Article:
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"Nothing Personal": Taylor Mill to Part Ways with City Attorney of 50 Years

Taylor Mill City Attorney Frank Wichmann will serve in that role through January 1, but after that date, a new firm will take on the city's legal representation.

Earlier this week, The River City News reported about an apparent contract dispute between Wichmann and the city, leading the city commission to request bids from other local firms.

The commission decided to tap Covington-based Gatlin Voelker as its new legal counsel starting in January.

Wichmann has served as Taylor Mill's city attorney for fifty years.

City Administrator Brian Haney had previously told RCN that Wichmann had requested changes in his contract, including a raise and an a la carte fee structure, rather than a lump sum.

However, after that article came out, Wichmann disputed those claims.

He said that it was incorrect that he wanted an a la carte fee structure and also disputed that he had not signed the contract.

"As you know, such statements are incorrect in that although I had proposed additional fees for litigation, I had never proposed separate fees for city meetings or an a la carte fee structure," Wichmann wrote in an email to Haney. "Additionally, I have signed the contract originally proposed by you for a flat fee with only a cost of living increase and no additional fees."

Wichmann said that he was asked by Haney to pursue more citations for code enforcement violations, foreclosures, and delinquent taxes, and because of this additional work, suggested that he should be paid more.

"I proposed to get compensated for extra work," explained Wichmann. He said that the city would recoup his additional pay through the collections.

Wichmann was working without a contract. His two-year contract expired on June 30.

The city began to seek bids from other firms late last month, and only after that did it receive a signed contract from Wichmann, which was the original contract offered to him by the city, Haney said.

Wichmann's contract was extended to January 1.

"Today (November 3) the Taylor Mill commission voted to extend City Attorney Frank Wichmann's contract through January 1, 2022," said Haney. "On that date, Frank will have served as the city's attorney for 50 years. A ceremony marking his achievement will take place at the city's December 8 commission meeting."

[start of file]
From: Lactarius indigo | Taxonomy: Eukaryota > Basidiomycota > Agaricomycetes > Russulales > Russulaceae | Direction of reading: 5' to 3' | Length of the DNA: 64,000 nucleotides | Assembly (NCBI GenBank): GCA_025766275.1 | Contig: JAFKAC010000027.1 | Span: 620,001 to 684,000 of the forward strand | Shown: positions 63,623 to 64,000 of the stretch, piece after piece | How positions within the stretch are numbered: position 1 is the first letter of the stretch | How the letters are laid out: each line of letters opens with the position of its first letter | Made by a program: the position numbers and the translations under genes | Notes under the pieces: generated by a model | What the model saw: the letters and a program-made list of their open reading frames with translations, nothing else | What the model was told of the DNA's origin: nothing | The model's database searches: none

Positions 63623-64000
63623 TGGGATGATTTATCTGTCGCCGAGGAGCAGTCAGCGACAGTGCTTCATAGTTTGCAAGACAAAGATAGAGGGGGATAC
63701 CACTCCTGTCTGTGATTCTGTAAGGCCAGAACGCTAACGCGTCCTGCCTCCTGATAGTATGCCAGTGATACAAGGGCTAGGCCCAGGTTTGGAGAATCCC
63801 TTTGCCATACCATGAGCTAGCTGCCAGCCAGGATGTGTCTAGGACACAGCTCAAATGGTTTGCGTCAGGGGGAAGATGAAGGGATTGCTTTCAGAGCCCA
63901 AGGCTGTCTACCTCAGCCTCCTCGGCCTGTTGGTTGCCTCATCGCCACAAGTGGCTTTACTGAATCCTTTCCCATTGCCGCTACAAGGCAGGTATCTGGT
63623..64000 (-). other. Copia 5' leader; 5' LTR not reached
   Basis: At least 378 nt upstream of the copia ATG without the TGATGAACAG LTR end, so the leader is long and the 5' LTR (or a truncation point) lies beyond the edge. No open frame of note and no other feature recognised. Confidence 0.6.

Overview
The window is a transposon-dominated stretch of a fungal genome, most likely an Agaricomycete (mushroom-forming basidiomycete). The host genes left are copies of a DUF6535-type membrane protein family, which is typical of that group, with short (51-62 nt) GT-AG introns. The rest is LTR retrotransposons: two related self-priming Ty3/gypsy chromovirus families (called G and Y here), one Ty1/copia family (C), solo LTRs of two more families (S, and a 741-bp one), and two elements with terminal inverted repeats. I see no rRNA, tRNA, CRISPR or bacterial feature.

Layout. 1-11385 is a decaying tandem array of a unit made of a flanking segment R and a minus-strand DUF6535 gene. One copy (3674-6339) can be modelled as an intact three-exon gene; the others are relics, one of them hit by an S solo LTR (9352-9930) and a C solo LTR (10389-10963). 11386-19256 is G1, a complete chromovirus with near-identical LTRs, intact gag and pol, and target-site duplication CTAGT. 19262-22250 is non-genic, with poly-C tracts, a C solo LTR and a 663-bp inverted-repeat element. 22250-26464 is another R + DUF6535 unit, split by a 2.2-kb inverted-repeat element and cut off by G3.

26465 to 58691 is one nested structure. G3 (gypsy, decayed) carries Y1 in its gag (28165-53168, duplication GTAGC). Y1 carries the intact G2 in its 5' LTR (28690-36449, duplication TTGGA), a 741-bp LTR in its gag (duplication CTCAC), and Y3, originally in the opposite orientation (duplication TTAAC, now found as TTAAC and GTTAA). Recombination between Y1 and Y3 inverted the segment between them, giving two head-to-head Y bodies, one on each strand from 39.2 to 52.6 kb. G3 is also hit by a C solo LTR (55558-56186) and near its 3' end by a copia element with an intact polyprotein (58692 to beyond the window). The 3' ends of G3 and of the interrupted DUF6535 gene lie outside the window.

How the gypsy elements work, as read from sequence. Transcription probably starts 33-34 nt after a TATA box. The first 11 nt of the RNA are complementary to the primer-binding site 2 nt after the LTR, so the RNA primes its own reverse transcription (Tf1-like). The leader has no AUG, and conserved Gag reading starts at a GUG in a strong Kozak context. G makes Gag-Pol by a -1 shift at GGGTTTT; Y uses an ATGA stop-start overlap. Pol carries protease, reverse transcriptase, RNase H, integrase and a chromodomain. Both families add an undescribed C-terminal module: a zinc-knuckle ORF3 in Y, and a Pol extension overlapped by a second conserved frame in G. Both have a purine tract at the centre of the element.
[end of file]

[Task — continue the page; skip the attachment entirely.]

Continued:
Gatlin Voelker will take over on January 2.

Haney said that the commission was not going to approve Wichmann's suggestion of a retainer fee plus attorney fees for different services.

"To a layman, that's what it sounded like, more of an a la carte fee structure," said Haney. "It is a more traditional way of charging, and one of the other firms who submitted a proposal has the very same charging system. The other two proposals were all inclusive. Frank did sign the contract, but commissioners held a special meeting on October 22, and another on October 27 to discuss this. At those meetings, commissioners agreed to send out for proposals. Frank signed the contract on October 28, but commissioners already had other offers come in, and the decision was made on November 3."

Mark Kreimborg, who has served as a commissioner and then mayor and then as a commissioner again, said that he worked with Wichmann for 37 years. Kreimborg, who cast the lone dissenting vote against a six-month contract for Wichmann because he wanted a longer one, said that the attorney had done a lot for the city.

"I just can't discontinue Frank's contract for a few thousand more a year," he said. "I don't think it is worth it. I am heartsick about it."

Commissioner Caroline Braden said that the city should celebrate Wichmann.  

"Frank is very easy to like," Braden said. "It's very easy to like a good person. He is a prince of a guy. We all have mixed feelings about this, but we have to take the emotion out of some things. This decision has heartstrings attached."

Mayor Dan Bell didn't like the idea either, but said that it was an issue of services versus cost.

"I value Frank as a human being and attorney," he said. "He has done a very good job with the city. But we have to be responsible for how we spend the people's money. I felt like it was time to go in a different direction. Bottom line, I voted for cost. It is nothing personal with Frank. But we would have to pay extra for every service, like $150 to $160 per hour for the services, and with the other companies, everything is included, the retainer covers everything."

Commissioner Dan Murray also spoke highly of Frank Wichmann, not just following the vote in Taylor Mill, but also when Wichmann was facing a troubled relationship with then-Erlanger Mayor Tyson Hermes. Wichmann was also attorney for that city. Murray spoke at an Erlanger city council meeting on Wichmann's behalf.

"I can't even begin to tell you how hard this has been," Murray said. "But we have to represent the citizens the best way we can. There are no hard feelings. I can see both sides of the problem. By the time Frank signed the contract, we already had the other offers. The retainer from another company covers everything, and we talked to Independence, who has the same firm, and they confirmed that there haven't been any extra charges from them. It is just good economic sense."

Wichmann was upset by the decision.

"I am disappointed, obviously," he said. "But the point is, they had a signed contract when the decision was made."

-Patricia A. Scheyer, RCN contributor
Photo via Wichmann & Associates